After we both left the Register about the same time, Michael’s career included high-profile stints in executive positions at NBC News, Gannett and the Louisville Courier-Journal, before settling in a while as owner and editor of the Ames Tribune, where he won a Pulitzer Prize. I can’t recall where he was in that series of moves when I included him as a reference in my Minot application. But Margaret knew who he was and called him up, a bit starstruck. He praised my work, and Margaret called me up to Minot for an interview and eventually offered me the job.
Because I scheduled my own interview …
The Minot gig was great for 364 days, until I got fired, as the company was shedding executive salaries in preparation for a sale.
I can’t recall my network helping much in the six-month search for my next job. It was a tough time in the newspaper business, and before email became ubiquitous. I wrote and called a lot of people in my network, but can’t recall particular connections helping me arrange most of the nine interviews I got. I eventually received four job offers. I recall a network connection helping with only one of the interviews that resulted in those offers, but references probably helped with others.
The references no doubt helped in landing my next job with the Omaha World-Herald. But I think the most important factor was that I scheduled my own job interview, even before the editors had received budget approval for the job I eventually took. My family was going to be spending the holidays about an hour away in southwest Iowa, visiting my father-in-law. I wrote the World-Herald and some other papers in the region, suggesting that I drop by for an interview between Christmas and New Year’s. The executive editor, Mike Finney, was off, but the managing editor, George Edmonson, agreed to see me. That interview went well. A few weeks later, the budget was approved, with an opening for a new senior reporting position. I flew down to Omaha for another interview and landed the job.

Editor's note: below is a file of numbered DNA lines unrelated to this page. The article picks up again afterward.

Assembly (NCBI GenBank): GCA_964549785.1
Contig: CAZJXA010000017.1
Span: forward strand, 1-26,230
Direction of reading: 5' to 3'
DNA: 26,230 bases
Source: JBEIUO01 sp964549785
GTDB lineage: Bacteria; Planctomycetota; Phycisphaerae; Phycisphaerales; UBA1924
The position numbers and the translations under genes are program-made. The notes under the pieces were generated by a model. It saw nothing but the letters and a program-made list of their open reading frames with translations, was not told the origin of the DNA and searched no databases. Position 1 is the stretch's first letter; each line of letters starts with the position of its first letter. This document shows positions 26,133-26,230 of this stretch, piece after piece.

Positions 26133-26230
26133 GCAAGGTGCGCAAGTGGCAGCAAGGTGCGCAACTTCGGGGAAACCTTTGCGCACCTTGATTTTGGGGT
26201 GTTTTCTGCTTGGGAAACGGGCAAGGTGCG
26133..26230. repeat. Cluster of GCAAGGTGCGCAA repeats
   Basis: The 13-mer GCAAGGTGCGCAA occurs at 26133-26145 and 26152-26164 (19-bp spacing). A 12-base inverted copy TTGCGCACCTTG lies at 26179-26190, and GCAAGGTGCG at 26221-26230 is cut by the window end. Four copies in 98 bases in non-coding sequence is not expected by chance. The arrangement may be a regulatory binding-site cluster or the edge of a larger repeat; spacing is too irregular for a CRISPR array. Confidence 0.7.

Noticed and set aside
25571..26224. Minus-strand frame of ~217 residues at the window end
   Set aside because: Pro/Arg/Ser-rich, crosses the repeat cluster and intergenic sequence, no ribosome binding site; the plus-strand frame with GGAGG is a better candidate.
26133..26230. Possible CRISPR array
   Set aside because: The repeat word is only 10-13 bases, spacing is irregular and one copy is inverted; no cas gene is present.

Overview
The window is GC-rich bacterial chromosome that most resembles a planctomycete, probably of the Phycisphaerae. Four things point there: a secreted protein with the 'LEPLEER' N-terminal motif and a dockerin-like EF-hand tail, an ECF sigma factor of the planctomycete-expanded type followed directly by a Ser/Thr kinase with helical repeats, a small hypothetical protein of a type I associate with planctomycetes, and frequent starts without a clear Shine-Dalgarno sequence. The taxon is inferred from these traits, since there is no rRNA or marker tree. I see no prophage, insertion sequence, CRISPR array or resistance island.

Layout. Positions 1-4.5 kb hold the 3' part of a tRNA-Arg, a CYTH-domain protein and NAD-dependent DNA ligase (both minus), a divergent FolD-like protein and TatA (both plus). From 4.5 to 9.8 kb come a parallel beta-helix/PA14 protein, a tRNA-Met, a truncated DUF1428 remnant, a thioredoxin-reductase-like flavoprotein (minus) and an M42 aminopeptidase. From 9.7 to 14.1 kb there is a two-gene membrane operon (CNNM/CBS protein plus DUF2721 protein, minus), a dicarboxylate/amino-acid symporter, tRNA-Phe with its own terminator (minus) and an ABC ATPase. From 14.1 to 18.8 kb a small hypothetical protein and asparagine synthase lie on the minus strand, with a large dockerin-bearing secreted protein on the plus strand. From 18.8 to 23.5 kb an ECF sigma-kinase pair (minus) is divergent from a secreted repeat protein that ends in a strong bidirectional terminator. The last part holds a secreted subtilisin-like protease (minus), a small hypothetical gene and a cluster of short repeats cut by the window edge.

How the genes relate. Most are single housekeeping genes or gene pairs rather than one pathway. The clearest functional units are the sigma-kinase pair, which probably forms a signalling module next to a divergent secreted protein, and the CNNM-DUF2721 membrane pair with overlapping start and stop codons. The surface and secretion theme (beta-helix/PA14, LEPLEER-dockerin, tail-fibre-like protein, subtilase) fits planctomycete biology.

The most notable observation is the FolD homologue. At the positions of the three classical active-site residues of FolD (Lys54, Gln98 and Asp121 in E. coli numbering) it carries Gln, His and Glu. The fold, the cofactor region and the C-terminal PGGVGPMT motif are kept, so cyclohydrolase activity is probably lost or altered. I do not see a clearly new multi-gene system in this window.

Because I had worked for Rick Tapscott …
Rick had moved to the Washington Post while I was in Kansas City (and I was promoted into his job). We stayed in touch and visited with him and Barb when we were vacationing in Washington, or I’d have dinner or drinks when visiting the Washington Bureau. In 1998, Rick called me when he was considering a job opportunity as metro editor of the Des Moines Register, knowing I had stayed in touch and might have helpful observations about how things had changed at the Register under Gannett ownership.
Rick took the job and soon called to see if I would be interested in replacing my old friend Bill Simbro, who was retiring as the Register’s religion reporter. I eventually took the job.
Because I asked Larry King if I could come back …
I enjoyed my work with Rick and my Register colleagues. But my weekly commute between home in Omaha and work in Des Moines grew old, and family considerations and my 1999 surgery for colon cancer led me to consider a return to Omaha.
I had not burned that bridge. I still played some weekend basketball with old World-Herald friends, including then-Executive Editor Larry King. I spoke at the National Writers’ Workshops that the World-Herald hosted in 1999 and 2000. The weekend of that 2000 workshop, I asked Larry if we could have lunch. I said I’d like to return. We discussed a new role for me, and soon I was starting my second hitch in Omaha.
Because I knew Vickey Williams and Mary Glick and Carol Ann Riordan …